How to Challenge a Will

If you think the will challenge a will be , you must file a petition in probate court within the statute of limitations. The next steps depend on the state, the parties and legal teams involved, and whether a settlement is reached or the case is ultimately decided by a judge. Probate attorney Judith Davidson says she generally recommends that people who want to challenge the will consult an experienced attorney, as it is challenging to successfully bring a challenge. Typically, she says, these cases involve substantial legal fees and can fray relationships between family members.

The first thing to determine is who has standing to challenge the will. That usually means a named beneficiary or someone who, under the state’s laws of intestacy (the process by which an estate is distributed without a will), would inherit if no will had existed. The latter generally includes spouses, children, parents and siblings, but can also include friends, faith communities, charities and universities.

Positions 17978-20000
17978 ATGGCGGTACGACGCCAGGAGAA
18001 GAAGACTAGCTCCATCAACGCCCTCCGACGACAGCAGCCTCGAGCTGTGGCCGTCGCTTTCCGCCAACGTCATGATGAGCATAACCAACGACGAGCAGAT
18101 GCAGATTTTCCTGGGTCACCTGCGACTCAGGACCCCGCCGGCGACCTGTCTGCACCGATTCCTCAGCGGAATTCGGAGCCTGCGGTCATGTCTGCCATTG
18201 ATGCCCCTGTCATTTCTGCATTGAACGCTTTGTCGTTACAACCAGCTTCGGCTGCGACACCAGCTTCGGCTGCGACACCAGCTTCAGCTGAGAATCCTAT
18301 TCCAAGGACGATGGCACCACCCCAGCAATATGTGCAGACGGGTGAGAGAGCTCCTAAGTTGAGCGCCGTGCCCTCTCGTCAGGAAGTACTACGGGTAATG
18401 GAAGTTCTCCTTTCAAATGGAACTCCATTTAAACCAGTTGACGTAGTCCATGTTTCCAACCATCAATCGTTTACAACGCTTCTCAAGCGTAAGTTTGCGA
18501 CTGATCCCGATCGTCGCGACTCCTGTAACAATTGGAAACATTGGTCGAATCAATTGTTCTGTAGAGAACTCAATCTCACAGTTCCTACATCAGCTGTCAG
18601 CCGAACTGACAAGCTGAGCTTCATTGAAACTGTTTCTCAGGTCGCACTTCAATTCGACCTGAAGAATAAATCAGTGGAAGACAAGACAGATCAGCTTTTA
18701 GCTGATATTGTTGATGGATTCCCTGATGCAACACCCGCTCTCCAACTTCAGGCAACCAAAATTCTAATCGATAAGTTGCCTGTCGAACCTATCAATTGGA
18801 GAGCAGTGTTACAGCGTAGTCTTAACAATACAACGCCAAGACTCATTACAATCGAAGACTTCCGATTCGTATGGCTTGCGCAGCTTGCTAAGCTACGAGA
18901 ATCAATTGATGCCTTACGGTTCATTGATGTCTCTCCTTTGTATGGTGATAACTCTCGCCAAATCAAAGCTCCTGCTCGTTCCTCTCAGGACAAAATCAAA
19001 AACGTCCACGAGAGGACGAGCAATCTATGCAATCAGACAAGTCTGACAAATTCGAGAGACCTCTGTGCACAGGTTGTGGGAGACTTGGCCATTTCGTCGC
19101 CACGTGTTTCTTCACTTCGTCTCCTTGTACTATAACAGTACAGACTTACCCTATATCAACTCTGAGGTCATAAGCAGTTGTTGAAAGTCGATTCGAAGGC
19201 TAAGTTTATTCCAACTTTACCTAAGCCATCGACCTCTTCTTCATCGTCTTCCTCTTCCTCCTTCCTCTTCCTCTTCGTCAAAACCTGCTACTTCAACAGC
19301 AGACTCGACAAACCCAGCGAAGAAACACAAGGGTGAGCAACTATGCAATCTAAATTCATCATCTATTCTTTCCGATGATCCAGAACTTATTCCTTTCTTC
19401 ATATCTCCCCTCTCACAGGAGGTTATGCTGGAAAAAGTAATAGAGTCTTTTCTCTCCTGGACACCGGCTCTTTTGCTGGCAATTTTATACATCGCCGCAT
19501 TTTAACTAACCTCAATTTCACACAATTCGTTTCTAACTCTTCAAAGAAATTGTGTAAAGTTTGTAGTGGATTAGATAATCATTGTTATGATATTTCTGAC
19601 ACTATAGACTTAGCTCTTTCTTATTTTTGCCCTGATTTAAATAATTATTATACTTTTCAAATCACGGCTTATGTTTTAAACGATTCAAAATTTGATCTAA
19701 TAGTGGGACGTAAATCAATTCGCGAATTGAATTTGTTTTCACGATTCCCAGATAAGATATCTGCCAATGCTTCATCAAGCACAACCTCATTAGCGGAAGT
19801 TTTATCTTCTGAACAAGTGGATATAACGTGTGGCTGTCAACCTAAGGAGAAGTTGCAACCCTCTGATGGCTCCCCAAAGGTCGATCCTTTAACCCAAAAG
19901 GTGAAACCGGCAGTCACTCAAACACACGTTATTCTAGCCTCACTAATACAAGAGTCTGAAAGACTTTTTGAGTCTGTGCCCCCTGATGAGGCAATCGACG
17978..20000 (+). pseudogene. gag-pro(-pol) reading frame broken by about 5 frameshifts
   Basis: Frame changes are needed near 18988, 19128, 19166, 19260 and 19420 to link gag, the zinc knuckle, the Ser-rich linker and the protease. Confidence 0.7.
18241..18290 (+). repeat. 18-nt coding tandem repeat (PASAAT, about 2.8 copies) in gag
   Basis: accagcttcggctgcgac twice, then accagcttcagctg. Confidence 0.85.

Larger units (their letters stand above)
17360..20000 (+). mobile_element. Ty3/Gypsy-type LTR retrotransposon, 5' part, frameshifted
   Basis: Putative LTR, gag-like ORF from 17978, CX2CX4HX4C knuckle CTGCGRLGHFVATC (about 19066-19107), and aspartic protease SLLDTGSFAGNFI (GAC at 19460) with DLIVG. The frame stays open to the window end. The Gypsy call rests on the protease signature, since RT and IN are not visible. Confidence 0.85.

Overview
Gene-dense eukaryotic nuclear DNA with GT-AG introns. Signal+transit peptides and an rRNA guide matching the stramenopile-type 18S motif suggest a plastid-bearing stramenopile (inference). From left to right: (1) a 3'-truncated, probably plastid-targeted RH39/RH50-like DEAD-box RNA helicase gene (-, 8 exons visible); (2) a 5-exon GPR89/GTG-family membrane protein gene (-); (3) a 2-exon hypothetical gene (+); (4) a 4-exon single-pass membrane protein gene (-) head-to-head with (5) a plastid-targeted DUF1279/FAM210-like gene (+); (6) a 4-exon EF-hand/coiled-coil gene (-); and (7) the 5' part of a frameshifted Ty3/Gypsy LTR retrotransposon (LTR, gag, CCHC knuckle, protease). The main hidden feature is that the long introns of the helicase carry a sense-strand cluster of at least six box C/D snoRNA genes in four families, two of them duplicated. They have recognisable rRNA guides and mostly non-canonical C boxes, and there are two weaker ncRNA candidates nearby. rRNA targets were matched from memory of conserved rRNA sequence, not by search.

Is it Possible to Challenge a Will? Exploring the Legal Options for Contesting a Testamentary Document

In addition to legal standing, a person bringing a challenge must have legal grounds – reasons based in law that the will should not be admitted to probate. Typical grounds include improper execution, lack of testamentary capacity and undue influence.

The proof required to support each of these claims depends on the facts of each case. For example, to make a claim that a testator did not have the mental capacity to understand what was being written in their will, medical records and an expert’s opinion are often required. To claim that a testator was the victim of undue influence, a thorough investigation into the deceased’s relationship with the beneficiary, their motivation and the circumstances around the will is required.

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